Severino prides himself on originality. For as much as he cites other play-by-play veterans as positive influences, he doesn’t want to adopt their familiar gimmicks and catch phrases.
“People ask me all the time, ‘What’s your style?’ I don’t really know.”
“Paul’s calling card is really his preparation,” Steve Tello says, “but what we learned most about him during his first year in the broadcast booth was that his enthusiasm never wavered.”
Severino’s childhood circumstances may have put him in a “never take anything for granted” frame of mind. Road trips to Yankee Stadium were about 100 miles each way, so on the rare occasions that he got to go, he savored every detail of the experience:
“When I was a fan, I was the guy who was waiting at the gate two hours before the game for the gates to open. I’d go there and try to watch as much batting practice as I could and not get up from my seat, and pray that there were extra innings.”
His delivery as an announcer tends to be very matter-of-fact, but he picks his spots to inject some silliness.
FOX Sports Florida’s Jessica Blaylock joined him on the majority of game broadcasts in 2018. She reflects on a moment early in the season when the Marlins were facing the Mets. Outfielder Yoenis Céspedes stepped to the plate, and Severino referred to his huge gold chain as a “Mr. T starter kit.”
“It came across as the most normal game observation,” she says.
No doubt, the most lasting image of Severino on FOX was captured on the Marlins’ final road trip. All of the “rookies” had packed Minion costumes for a team activity in New York. Stranded in Washington, D.C. for a few extra hours due to rain, he gave it a test drive:
Even though the season itself was relatively uneventful (the Marlins spent zero days above the .500 mark and lost 98 games, almost precisely what oddsmakers and projection systems anticipated), Severino is grateful for the reps. This more than doubled his workload from the summer of 2005, his only previous daily play-by-play gig with the now-defunct New Haven County Cutters of the independent Can-Am League. It included a lot of “firsts,” both for him and the young roster.
On the business side, FS Florida has nowhere to go but up. In 2018, Nielsen estimates that Major League Baseball broadcasted by regional sports networks was the top-ranked cable program in primetime in every U.S. MLB market...except Miami. Prime ratings were down about 19 percent from 2017 (h/t Maury Brown, Forbes). Outside of team functions, Severino rarely gets recognized in public.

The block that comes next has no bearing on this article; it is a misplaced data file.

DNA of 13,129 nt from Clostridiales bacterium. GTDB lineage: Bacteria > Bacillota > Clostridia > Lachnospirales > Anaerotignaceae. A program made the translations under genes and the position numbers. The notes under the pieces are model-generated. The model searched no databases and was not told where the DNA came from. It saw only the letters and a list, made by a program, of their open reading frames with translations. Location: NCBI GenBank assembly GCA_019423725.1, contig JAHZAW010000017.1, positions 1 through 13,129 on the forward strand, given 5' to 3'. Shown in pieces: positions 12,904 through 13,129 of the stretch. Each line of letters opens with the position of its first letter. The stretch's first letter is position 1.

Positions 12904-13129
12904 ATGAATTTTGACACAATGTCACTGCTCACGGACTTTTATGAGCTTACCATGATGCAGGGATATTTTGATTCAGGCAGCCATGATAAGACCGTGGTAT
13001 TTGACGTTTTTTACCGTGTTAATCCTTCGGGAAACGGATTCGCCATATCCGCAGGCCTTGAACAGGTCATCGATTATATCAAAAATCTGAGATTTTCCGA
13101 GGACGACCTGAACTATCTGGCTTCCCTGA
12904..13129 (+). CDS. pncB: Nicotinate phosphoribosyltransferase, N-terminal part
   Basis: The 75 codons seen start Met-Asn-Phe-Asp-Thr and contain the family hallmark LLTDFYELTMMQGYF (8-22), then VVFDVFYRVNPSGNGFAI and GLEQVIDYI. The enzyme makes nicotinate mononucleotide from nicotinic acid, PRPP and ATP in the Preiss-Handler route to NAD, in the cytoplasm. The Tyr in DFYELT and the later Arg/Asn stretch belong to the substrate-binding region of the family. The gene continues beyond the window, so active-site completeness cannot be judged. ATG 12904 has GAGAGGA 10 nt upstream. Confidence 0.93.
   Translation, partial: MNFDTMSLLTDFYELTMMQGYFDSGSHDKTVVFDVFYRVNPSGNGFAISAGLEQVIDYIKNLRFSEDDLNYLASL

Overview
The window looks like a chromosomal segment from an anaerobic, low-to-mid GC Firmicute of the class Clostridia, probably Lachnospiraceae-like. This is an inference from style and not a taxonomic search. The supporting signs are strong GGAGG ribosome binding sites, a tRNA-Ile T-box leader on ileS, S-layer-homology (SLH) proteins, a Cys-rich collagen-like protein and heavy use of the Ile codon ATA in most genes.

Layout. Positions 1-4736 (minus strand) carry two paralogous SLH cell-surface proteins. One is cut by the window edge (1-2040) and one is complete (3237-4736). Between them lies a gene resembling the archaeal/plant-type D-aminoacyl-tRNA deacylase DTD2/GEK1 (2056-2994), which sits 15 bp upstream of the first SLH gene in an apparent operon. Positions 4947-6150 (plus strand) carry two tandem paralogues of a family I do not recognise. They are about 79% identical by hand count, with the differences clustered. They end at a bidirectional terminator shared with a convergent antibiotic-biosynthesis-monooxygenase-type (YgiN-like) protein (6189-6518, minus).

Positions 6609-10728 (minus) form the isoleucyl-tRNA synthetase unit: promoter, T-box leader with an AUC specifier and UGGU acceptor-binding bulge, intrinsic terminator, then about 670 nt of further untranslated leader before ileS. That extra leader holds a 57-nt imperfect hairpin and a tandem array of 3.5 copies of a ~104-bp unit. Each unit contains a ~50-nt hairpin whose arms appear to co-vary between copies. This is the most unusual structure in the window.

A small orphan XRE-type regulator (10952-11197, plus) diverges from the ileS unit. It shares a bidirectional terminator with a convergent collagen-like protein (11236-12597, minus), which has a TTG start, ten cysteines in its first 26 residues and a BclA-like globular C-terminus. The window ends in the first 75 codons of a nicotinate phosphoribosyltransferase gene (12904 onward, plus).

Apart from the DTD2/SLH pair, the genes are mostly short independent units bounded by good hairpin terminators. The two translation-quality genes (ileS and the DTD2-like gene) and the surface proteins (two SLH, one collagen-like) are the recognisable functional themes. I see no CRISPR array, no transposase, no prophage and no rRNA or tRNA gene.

“It starts with the performance of the team, but it is our job—myself and Todd, but all of FOX—to relate the players to the fans,” Severino says.
It’s a unique market, to say the least. The Spanish language is nearly as prevalent as English. While a large segment of Marlins fans chooses to listen to announcers who share their native tongue, others use baseball to expand their vocabulary, as Sung Min Kim detailed for The Athletic.
Severino admits that he hadn’t considered that responsibility last year, but he’s willing to adjust:
“If you can hit three different groups of the audience every night, then you’re doing your job: if you can reach that person who’s watching the baseball game for the first time and inform them in a way that gets them back tomorrow, then you’ve done your job; if you can talk to that viewer who watches a number of games, knows everybody at their position, but doesn’t know why a certain pitch is thrown in a certain count, then you’ve done your job; and if you can reach the fan who thinks he’s Abner Doubleday and invented the game and knows everything about it, then you’ve done your job. If there’s now a fourth group to that, somebody who’s trying to learn a new language, then maybe I have to fill that up on a given night.”
Heading into 2019, Severino has a much deeper familiarity with the Marlins. Plus he benefits from a full offseason, which included watching his son Jackson play Little League and enjoying a luxurious cruise to celebrate 10 years of marriage to his wife, Heather.
“I’ll miss the time at home for sure,” he says, “but it’s an awful lot of fun to do it. Being at the ballpark every day—as I always say—beats having a real job.”
FOX Sports Florida will televise seven Marlins Spring Training games, beginning with a Marlins/Cardinals matchup on Saturday, Feb. 23.